The novel severe acute respiratory syndrome coronavirus 2 (SARS-CoV-2) has caused a worldwide epidemic of the lethal respiratory coronavirus disease (COVID-19), necessitating urgent development of specific and effective therapeutic tools. Among several therapeutic targets of coronaviruses, the spike protein is of great significance due to its key role in host invasion. Here, we report a potential anti-SARS-CoV-2 strategy based on the CRISPR-Cas13a system. Methods: A comprehensive set of bioinformatics methods, including sequence alignment, structural comparison, and molecular docking, was utilized to identify a SARS-CoV-2-spike(S)-specific segment. A tiling crRNA library targeting this specific RNA segment was designed, and optimal crRNA candidates were selected using in-silico methods. The efficiencies of the crRNA candidates were tested in human HepG2 and AT2 cells. Results: The most effective crRNA sequence inducing a robust cleavage effect on S and a potent collateral cleavage effect were identified. Conclusions: This study provides a rapid design pipeline for a CRISPR-Cas13a-based antiviral tool against SARS-CoV-2. Moreover, it offers a novel approach for anti-virus study even if the precise structures of viral proteins are indeterminate.

RevDate: 2021-01-12
CmpDate: 2021-01-12

Dronina J, Bubniene US, A Ramanavicius (2021)

The application of DNA polymerases and Cas9 as representative of DNA-modifying enzymes group in DNA sensor design (review).

Biosensors & bioelectronics, 175:112867.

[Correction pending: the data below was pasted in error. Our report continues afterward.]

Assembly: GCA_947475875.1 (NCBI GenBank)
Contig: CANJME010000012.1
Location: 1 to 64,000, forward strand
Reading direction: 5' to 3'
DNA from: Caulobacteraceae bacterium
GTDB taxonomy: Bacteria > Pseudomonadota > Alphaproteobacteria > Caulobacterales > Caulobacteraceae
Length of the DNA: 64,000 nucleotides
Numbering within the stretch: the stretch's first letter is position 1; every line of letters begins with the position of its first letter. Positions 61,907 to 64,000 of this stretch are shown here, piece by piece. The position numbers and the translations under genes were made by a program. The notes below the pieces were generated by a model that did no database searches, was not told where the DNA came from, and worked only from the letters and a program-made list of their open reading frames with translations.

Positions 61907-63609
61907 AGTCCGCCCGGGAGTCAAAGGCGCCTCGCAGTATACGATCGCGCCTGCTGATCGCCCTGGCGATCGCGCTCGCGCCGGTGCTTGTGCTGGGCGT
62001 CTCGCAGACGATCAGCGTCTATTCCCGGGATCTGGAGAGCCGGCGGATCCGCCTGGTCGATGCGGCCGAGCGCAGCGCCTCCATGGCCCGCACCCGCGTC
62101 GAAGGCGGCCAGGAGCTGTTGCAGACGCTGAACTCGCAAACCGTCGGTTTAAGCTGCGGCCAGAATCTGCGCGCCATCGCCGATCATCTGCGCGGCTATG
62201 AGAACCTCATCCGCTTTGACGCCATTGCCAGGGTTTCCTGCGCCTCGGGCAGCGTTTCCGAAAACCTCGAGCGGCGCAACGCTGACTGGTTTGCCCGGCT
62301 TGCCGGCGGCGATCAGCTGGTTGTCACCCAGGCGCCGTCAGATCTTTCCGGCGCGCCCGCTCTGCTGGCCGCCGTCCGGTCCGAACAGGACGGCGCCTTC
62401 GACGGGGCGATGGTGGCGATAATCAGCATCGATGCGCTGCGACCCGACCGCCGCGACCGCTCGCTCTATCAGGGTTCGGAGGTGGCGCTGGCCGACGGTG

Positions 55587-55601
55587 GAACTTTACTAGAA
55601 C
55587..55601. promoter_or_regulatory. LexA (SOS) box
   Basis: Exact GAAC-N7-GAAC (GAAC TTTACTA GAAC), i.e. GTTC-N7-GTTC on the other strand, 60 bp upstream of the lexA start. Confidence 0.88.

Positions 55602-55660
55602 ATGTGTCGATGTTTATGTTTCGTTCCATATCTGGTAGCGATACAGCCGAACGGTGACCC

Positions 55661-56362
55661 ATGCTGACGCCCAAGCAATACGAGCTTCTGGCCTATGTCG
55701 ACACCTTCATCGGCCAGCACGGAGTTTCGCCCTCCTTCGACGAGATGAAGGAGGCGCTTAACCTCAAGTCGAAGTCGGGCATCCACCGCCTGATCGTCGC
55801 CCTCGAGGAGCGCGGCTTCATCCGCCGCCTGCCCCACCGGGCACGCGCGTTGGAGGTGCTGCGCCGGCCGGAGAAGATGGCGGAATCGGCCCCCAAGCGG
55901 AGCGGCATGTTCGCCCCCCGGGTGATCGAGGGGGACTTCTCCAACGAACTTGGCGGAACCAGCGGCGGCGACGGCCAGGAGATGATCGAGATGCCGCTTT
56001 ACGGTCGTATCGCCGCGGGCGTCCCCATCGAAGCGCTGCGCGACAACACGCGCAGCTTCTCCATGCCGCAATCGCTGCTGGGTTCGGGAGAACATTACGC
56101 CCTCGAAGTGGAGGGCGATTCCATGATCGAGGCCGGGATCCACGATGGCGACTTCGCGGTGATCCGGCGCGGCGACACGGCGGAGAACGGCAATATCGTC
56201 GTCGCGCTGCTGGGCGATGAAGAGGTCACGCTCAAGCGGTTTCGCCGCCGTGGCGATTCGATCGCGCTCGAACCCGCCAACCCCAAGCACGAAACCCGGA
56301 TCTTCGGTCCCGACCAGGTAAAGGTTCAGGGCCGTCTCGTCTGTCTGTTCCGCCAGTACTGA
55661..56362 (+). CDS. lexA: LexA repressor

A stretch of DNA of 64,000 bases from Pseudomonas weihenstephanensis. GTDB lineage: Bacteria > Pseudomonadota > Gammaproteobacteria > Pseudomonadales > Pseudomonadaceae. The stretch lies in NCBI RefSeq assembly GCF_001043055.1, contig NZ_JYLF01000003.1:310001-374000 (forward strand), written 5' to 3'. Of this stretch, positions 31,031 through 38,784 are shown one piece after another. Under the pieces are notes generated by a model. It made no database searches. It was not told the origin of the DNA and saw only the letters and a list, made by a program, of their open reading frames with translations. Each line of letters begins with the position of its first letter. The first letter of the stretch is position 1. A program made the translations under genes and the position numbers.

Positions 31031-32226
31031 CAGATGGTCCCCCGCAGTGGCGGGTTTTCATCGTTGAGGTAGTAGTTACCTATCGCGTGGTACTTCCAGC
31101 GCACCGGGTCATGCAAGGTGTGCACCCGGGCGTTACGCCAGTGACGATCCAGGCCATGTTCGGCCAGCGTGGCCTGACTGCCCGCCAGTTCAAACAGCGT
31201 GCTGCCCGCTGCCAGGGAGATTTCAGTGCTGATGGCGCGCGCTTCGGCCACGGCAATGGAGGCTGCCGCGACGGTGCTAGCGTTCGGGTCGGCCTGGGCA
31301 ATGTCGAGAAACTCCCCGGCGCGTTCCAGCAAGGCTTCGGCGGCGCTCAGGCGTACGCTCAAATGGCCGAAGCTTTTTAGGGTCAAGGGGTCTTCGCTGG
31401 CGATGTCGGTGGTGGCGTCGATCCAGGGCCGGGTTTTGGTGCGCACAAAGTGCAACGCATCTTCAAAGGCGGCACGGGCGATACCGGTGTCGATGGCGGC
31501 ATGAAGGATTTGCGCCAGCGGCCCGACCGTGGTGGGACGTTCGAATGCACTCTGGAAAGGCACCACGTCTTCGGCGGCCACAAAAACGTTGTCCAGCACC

Rapid detection of nucleic acids (DNA or RNA) by inexpensive, selective, accurate, and highly sensitive methods is very important for biosensors. DNA-sensors based on DNA-modifying enzymes for fast determination and monitoring of pathogenic (Zika, Dengue, SARS-Cov-2 (inducer of COVID-19), human papillomavirus, HIV, etc.) viruses and diagnosis of virus-induced diseases is a key factor of this overview. Recently, DNA-modifying enzymes (Taq DNA polymerase, Phi29 DNA polymerase) have been widely used for the diagnosis of virus or pathogenic disease by gold standard (PCR, qPCR, RT-qPCR) methods, therefore, alternative methods have been reviewed. The main mechanisms of DNA metabolism (replication cycle, amplification) and the genomeediting tool CRISPR-Cas9 are purposefully discussed in order to address strategic possibility to design DNA-sensors based on immobilized DNA-enzymes. However, the immobilization of biologically active proteins on a gold carrier technique with the ability to detect viral or bacterial nucleic acids is individual for each DNA-modifying enzyme group, due to a different number of active sites, C and N terminal locations and arrangement, therefore, individual protocols based on the 'masking' of active sites should be elaborated for each enzyme.

RevDate: 2021-01-13
CmpDate: 2021-01-13

Sgro A, P Blancafort (2020)

Epigenome engineering: new technologies for precision medicine.

Nucleic acids research, 48(22):12453-12482.